Located at the cross-roads between Alpine Europe, Mediterranean Europe and the Balkans, Slovenia is a melting pot of cultures and terrains, combining cuisine and traditions from its neighbours on all sides (Austria to the north, Croatia to the south, Hungary to the east and Italy to the west). Emerging out of this intriguing amalgam you’ll find features that are uniquely Slovenian, and this small yet mighty nation promises emerald mountains, a shimmering coastline and welcoming locals. Read on to find out some things to know before travelling to Slovenia…

Climate & Weather in Slovenia

Slovenia’s climate is divided into three types, depending on the topography: Alpine, continental and sub-Mediterranean. In the Alpine regions (at higher altitudes), temperatures tend to hover around 0°C, in central Slovenia the average annual temperature is between 1°C and 8°C, and in the sub-Mediterranean region it is around 12°C. Summers in Slovenia are warm, especially along the coast, with temperatures reaching up to 30°C. The north-west of the country is one of Europe’s wettest regions and rainfall does occur in Slovenia during the summer months. Spring is considered a good time to visit, as the weather remains pleasant and there is less precipitation. Snow often falls across most regions during the winter.

Currency in Slovenia

The official currency of Slovenia is the euro. Credit cards are widely accepted throughout the country and bringing an international card (with no transaction fee) is recommended. ATMS are also easily accessible across the country. Locals tend not to leave tips in restaurants, however if you felt the service was good, a tip of 10% is customary and much appreciated.

Food & Drink in Slovenia

Slovenia’s cuisine features influences from the Alpine and Mediterranean regions, with an emphasis on local and seasonal ingredients. Staples include stews, fresh seafood, pork, grains (such as barley), fruits, vegetables and skuta (fermented curd cheese). Some traditional dishes worth sampling include frika (an omelette-like dish, made of thinly sliced potatoes and Tolminc cheese), kranjska klobasa (Slovenia sausage made of pork and bacon), jota (a hearty stew made from sour turnip, beans, pork and potatoes). Štruklji (filo dumplings filled with skuta and walnuts) and potica (yeast-risen dough rolled with a layer of filling, often walnuts) are popular sweet treats.

In terms of popular drinks, Slovenia’s three wine regions produce a variety of delicious wines which are worth sampling if you’re a keen oenophile (wine lover). Slovenia has a long tradition of beer brewing, with Union and Laško as the most common brands, although there are also plenty of craft breweries popping up across the country. Schnapps – known as zganje in Slovene – is another crowd-pleasing alcoholic beverage, drunk at times of national celebration. Flavours include slivovka (plum), borovnica (blueberry), medica (honey) and viljamovka (pear). The tap water in Slovenia is safe to drink throughout the country.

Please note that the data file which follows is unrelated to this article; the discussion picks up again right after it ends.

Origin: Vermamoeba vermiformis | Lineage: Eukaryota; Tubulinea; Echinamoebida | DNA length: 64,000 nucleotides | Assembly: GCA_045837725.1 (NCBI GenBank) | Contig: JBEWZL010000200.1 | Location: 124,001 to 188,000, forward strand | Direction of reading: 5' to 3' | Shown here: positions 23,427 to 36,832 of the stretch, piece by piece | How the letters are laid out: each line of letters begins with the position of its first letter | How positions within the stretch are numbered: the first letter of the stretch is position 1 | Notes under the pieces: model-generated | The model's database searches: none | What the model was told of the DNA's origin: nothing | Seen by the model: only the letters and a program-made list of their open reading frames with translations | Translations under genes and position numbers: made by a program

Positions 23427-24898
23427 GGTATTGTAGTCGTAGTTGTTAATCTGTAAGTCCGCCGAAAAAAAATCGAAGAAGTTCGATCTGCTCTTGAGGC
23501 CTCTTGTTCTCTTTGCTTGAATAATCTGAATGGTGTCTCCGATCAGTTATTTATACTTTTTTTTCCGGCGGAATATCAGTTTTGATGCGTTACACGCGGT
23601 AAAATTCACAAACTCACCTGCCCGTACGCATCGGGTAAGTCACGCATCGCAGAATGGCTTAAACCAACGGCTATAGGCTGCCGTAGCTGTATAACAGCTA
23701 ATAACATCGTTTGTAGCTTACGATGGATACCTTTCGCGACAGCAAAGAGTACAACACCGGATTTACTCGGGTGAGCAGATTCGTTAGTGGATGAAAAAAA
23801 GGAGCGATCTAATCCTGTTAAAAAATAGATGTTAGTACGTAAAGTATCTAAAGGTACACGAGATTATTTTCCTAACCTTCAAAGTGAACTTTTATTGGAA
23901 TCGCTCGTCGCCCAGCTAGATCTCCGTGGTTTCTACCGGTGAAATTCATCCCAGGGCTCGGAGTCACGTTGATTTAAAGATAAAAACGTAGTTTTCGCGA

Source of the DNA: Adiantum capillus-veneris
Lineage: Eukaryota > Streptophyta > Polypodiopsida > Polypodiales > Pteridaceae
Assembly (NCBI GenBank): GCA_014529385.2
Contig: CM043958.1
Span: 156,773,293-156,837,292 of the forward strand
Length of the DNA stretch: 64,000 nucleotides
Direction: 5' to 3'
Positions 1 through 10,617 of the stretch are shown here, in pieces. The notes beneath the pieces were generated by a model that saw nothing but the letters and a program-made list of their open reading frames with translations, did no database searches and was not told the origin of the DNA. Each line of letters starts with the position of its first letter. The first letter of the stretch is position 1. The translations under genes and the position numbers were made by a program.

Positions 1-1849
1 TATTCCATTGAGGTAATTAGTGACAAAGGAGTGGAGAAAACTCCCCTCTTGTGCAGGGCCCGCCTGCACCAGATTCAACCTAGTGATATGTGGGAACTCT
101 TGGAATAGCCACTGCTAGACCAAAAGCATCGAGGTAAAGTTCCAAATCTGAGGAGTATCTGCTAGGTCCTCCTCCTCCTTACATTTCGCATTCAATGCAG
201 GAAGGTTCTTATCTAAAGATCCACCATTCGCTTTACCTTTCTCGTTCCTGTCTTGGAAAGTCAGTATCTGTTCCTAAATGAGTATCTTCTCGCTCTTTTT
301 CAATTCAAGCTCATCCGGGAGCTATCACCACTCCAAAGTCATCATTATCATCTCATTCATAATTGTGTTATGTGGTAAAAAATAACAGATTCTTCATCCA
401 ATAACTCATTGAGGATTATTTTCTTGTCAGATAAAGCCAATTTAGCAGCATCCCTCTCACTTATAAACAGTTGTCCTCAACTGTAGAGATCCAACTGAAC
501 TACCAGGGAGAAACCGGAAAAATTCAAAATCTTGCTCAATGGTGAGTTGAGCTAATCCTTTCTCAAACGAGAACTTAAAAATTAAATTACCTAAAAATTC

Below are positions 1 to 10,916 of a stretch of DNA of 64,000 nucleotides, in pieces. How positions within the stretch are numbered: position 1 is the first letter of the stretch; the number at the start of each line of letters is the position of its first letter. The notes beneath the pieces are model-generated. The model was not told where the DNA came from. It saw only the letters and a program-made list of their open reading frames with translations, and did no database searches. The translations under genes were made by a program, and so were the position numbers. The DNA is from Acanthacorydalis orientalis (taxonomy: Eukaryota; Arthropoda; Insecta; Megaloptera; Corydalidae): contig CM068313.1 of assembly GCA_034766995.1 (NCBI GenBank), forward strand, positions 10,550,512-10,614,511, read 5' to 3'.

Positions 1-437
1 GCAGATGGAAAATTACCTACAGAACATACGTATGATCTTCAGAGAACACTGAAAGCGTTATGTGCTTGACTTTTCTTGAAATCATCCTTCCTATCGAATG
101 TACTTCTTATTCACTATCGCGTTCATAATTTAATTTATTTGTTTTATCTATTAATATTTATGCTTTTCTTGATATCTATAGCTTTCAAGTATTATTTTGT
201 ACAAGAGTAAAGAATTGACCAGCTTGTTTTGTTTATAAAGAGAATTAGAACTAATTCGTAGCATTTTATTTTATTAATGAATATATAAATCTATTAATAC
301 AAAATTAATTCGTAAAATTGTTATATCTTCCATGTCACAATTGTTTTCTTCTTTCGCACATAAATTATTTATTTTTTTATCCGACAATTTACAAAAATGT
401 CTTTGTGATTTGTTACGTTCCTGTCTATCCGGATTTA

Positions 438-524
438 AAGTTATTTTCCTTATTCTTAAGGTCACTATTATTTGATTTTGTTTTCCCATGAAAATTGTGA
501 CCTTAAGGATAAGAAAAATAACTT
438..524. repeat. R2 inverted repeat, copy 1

Transport in Slovenia

Slovenia’s public transport system is extensive and generally reliable, with a choice between trains, buses, bikes and car rental. The main cities each have their own public transport (for example, Ljubljana has buses and a cable car) and you can often purchase a city travel card for the duration of your stay, offering an inexpensive way of navigating the cities. Riding bikes is another common way of getting around and in Ljubljana, there are bike stations dotted around the city (you can register online to rent bikes prior to your visit). Trains are a handy way of travelling between cities and some train stations also operate internationally to nearby European countries. Taxis are another easy and safe way to get around cities, although be sure to use registered companies and avoid unlicensed street taxis. Finally, renting a car is a good way of exploring Slovenia at your own pace and our travel experts can help design a Slovenia road trip itinerary if you’re interested in seeing a lot of the country during your trip.